75th Anniversary of the liberation of Auschwitz



This is what prisoners who were transferred or placed at Auschwitz-Birkenau saw upon arriving at the main gates. This was the front of Auschwitz-Birkenau concentration camp in German occupied Poland in 1940.

Lukas Marlman '21, Staff Writer

Live stream of the 75th Anniversary can be found here.

Auschwitz-Birkenau was established by the Germans in 1940, in the suburbs of Oswiecim. Oswiecim was a Polish city that was annexed to the Third Reich by the Nazis. Auschwitz became known as the most lethal of the Nazi extermination camps, and between 1.1 and 1.5 million people died there. Ninety percent of which were Jews. Auschwitz was known as the “final solution.”

Rudolf Höss talking with other German officials at Auschwitz-Birkenau Concertation Camp.

Rudolf Höss who was the first commandant (leader) of Auschwitz joined the Nazi Party in 1922 at the age of 21, and the SS in 1934. However, Höss was in charge of Auschwitz from May 4th, 1940 to November 1943, and then also from May 8th, 1944 to January 18th, 1945. Höss had more than 1.1 million people killed while he was in charge of the camp. According to jewishvirtuallibrary.org, “In May 1941, SS commander Heinrich Himmler told Höss that Hitler had given orders for the final solution of the Jewish question and that “I have chosen the Auschwitz camp for this purpose.” Höss converted Auschwitz into an extermination camp and installed gas chambers and crematoria that were capable of killing 2,000 people every hour. Counting corpses with the cool dedication of a trained bookkeeper, he went home each night to the loving embrace of his own family who lived on the camp grounds.”

Auschwitz-Birkenau gas chamber where prisoners were locked in and murdered by different gasses.

However, after World War II was over Höss was tried and sentenced to death by the Polish Supreme National Tribunal, and he was hung on April 16th, 1947.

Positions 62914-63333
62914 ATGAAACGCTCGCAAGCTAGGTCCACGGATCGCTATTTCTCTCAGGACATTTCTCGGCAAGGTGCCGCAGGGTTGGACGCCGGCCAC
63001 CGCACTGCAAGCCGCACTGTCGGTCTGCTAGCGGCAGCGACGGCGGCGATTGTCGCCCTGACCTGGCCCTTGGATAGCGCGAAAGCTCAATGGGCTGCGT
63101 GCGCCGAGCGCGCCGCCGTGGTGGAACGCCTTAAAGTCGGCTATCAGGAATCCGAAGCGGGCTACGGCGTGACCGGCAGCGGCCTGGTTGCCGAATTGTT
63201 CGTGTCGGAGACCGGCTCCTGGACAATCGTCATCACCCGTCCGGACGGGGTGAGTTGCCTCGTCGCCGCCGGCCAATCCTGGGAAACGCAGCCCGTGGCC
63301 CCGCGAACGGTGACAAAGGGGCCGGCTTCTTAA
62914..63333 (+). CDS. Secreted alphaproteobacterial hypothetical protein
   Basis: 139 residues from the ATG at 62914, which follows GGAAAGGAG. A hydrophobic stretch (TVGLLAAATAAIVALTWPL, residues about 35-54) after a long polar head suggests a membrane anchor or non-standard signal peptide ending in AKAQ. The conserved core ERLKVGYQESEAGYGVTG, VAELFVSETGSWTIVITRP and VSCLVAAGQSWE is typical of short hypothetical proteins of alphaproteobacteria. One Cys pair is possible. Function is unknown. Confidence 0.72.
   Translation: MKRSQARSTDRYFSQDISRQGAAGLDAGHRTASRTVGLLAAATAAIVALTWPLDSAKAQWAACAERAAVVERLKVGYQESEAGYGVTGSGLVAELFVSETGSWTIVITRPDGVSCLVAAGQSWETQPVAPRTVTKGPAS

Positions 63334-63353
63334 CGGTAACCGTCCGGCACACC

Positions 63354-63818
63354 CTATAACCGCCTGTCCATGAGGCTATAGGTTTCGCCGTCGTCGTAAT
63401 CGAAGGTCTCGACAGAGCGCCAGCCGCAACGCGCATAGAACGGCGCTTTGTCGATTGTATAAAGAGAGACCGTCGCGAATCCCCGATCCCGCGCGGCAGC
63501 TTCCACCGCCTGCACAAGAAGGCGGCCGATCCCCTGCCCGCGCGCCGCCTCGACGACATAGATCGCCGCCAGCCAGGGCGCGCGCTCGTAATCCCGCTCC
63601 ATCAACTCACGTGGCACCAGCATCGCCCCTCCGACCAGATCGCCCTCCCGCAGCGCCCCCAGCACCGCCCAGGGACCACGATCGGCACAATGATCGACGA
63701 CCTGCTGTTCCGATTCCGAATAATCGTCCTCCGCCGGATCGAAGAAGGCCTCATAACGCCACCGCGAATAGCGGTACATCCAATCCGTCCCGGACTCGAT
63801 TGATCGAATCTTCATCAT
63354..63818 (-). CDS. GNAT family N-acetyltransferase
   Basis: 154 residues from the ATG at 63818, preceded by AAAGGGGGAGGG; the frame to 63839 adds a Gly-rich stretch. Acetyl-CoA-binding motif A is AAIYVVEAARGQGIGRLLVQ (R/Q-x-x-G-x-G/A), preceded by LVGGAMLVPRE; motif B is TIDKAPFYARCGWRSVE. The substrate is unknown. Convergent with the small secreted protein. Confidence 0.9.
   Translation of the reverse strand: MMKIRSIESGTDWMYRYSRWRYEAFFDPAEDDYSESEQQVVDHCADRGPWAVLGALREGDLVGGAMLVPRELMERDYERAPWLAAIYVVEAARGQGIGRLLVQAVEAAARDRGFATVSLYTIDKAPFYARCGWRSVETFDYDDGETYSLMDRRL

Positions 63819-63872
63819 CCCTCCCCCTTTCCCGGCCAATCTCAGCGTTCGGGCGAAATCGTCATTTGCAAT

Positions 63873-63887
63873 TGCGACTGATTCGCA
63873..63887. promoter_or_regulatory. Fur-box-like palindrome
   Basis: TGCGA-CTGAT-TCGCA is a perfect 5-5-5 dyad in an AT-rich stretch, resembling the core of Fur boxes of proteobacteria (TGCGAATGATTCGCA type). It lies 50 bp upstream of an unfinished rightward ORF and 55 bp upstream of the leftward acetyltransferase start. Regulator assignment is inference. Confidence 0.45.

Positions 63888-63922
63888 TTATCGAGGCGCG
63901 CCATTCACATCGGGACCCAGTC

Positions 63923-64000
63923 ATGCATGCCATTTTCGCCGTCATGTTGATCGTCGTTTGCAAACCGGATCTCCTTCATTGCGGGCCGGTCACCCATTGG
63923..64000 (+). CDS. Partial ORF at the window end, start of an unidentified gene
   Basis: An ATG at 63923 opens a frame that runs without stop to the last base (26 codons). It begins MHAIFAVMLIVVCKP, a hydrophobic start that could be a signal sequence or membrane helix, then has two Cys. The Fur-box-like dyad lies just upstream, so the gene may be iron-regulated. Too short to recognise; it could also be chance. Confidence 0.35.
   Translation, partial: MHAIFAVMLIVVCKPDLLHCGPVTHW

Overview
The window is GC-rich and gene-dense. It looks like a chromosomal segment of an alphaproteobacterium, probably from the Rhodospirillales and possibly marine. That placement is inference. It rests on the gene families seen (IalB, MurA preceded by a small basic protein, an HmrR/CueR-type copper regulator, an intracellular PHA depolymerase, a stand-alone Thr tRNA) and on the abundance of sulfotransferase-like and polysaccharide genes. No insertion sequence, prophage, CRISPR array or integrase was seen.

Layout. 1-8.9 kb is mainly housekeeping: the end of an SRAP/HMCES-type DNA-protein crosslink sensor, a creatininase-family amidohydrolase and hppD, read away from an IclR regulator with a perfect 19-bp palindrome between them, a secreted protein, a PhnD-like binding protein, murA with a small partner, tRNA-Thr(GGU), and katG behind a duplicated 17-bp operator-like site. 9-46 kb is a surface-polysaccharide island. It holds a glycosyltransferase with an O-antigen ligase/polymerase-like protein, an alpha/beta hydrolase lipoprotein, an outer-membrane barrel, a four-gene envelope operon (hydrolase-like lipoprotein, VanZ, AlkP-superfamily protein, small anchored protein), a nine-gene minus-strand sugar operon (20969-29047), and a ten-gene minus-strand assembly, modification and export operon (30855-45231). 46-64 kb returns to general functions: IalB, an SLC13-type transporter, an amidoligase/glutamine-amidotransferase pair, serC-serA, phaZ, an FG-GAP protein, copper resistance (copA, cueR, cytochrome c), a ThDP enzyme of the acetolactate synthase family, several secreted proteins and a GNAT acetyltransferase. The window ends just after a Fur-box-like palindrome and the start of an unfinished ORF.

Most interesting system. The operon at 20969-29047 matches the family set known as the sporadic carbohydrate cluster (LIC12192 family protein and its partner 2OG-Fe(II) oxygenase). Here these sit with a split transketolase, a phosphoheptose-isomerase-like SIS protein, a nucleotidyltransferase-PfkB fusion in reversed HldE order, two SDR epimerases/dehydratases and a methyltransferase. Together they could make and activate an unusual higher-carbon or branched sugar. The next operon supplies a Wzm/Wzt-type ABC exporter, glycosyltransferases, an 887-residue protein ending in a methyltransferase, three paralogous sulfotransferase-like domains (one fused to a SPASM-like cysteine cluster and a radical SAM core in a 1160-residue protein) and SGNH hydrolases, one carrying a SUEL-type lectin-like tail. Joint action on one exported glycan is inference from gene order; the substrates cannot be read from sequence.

According to auschwitz.org, “Five years ago, about 300 survivors, witnesses of the history of Auschwitz, have met in front of the Gate of Death at the former Birkenau camp in order to commemorate the 70th anniversary of the liberation. The official TV signal was broadcasted to the entire world. Over 250 TV stations from different countries used the broadcast. According to the collected data, over five hundred million people watched the commemoration live.”

Soldiers from the 1st Ukrainian Front of the Red Army that liberated Auschwitz.

Auschwitz was liberated by on January 27th 1945, by the 1st Ukrainian Front of the Red Army. However, as Soviet forces approached the Auschwitz camp complex, the SS began evacuating Auschwitz and its satellite camps. Nearly 60,000 prisoners were forced to march west from the Auschwitz camp system. According to ushmm.org, “thousands had been killed in the camps in the days before these death marches began.”

Many survivors of the holocaust came out to the 75th anniversary on January 27th, 2020. General Admission tickets were $54 while Reserved Section Seats were $180. Around two hundred survivors of the Holocaust attended. “While visitors were drawn in from Israel, the US, Australia, Peru, Russia, Slovenia and elsewhere.” “As well as survivors of the camps, many bereaved relatives of those killed during the genocide were also attending” said theguardian.com.

Auschwitz-Birkenau furnaces where prisoners were lined up and put into.

The anniversary was held at the Museum of Jewish Heritage on January 27th, 2020. Producers of the event were, Moishe Rosenfeld, and Golden Land Concerts. While the production managers were, Bonnie Stein, GOH Productions. Also, Zalmen Mlotek was the artistic director.